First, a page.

Tuesday, April 27, 2010

Gandhi as Shy Guy

Gandhi, one of my often-mentioned heroes, is an encouraging example in part because of his rough start.

Prior to peacefully running the British out of India, he was a lawyer who was too cowed to speak up in court. He lost case after case. "He was a total failure," writes Paul Rogat Loeb in an AARP Bulletin piece adapted from his book Soul of a Citizen. Gandhi's Indian family "sent him off to South Africa, where he found his voice by challenging racial segregation."

It's a truism of public speaking that we lose any fear of it once what we have to say becomes more important than our personal performance.

"I love viewing Gandhi not as the master strategist of social change," Loeb writes, "but as someone who first was literally tongue-tied, shy and intimidated."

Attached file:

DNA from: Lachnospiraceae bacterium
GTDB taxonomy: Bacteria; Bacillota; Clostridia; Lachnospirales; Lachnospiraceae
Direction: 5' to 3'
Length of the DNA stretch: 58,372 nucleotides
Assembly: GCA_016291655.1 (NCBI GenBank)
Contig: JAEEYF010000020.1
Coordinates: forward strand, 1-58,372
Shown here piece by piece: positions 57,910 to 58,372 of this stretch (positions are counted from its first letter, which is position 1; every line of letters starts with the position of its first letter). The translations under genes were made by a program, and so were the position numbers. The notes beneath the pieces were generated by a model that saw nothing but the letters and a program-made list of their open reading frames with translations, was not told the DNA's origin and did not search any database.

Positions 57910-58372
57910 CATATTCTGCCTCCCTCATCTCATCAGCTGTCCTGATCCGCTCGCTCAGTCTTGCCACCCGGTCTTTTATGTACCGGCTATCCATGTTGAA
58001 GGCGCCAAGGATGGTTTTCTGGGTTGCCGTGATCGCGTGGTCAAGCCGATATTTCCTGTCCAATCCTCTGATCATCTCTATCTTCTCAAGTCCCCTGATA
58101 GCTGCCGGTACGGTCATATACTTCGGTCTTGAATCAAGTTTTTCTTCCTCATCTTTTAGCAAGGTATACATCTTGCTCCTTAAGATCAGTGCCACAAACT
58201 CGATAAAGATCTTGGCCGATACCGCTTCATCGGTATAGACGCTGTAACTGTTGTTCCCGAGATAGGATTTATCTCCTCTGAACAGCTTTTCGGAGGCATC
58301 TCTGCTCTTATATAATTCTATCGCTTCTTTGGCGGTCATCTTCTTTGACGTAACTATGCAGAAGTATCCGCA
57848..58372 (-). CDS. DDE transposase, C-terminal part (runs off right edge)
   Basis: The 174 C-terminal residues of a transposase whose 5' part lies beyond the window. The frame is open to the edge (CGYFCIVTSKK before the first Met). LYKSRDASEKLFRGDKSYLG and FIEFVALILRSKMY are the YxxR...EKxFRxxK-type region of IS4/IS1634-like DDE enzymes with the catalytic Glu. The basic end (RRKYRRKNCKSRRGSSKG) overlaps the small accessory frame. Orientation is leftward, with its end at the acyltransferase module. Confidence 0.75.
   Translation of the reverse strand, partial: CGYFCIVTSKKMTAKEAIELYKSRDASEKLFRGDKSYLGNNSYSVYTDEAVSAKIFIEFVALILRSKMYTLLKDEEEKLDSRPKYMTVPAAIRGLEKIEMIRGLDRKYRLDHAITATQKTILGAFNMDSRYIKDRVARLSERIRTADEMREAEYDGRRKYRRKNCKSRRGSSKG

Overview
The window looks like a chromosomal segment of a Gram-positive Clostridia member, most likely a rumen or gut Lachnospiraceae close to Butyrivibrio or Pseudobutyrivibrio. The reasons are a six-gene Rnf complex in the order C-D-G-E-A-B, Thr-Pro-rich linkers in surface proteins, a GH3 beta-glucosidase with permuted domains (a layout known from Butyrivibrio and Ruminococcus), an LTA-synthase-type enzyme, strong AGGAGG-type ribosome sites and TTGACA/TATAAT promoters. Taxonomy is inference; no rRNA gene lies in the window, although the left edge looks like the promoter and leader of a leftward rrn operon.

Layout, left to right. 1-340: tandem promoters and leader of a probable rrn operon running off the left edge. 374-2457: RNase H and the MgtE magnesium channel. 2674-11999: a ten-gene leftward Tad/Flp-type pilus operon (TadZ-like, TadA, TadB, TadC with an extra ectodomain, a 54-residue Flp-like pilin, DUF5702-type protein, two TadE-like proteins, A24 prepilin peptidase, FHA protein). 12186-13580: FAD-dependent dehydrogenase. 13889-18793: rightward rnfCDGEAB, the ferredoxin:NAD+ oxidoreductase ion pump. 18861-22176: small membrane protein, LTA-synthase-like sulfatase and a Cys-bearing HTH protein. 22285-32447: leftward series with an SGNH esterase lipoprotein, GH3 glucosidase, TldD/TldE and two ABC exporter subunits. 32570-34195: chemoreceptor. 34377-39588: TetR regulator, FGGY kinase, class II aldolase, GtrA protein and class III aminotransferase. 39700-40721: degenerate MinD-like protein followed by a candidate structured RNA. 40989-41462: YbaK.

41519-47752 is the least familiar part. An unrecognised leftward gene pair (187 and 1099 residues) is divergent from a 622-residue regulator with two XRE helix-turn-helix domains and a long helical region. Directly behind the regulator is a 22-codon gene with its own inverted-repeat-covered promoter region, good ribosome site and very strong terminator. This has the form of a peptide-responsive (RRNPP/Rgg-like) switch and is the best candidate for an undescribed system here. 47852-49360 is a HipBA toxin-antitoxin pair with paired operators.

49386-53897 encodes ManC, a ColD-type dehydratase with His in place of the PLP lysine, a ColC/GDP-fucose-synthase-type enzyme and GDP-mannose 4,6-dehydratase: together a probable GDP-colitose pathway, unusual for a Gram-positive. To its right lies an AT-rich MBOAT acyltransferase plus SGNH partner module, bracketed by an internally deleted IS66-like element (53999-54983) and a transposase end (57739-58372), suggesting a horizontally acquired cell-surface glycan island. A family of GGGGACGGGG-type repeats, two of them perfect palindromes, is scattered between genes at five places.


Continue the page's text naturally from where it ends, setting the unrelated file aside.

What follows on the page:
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Greta said...

Peggy, if you don't have the 1979 book, Gandhi, A Memoir, by William L. Shirer, I have a softback copy for you. I volunteer at Habitat's Home Store in "books" and I go crazy finding all kinds of books.

Peggy Payne said...

Thanks, Greta. I think I've read it, but will check. And what a great volunteer job. I didn't even know that Habitat's store carried books.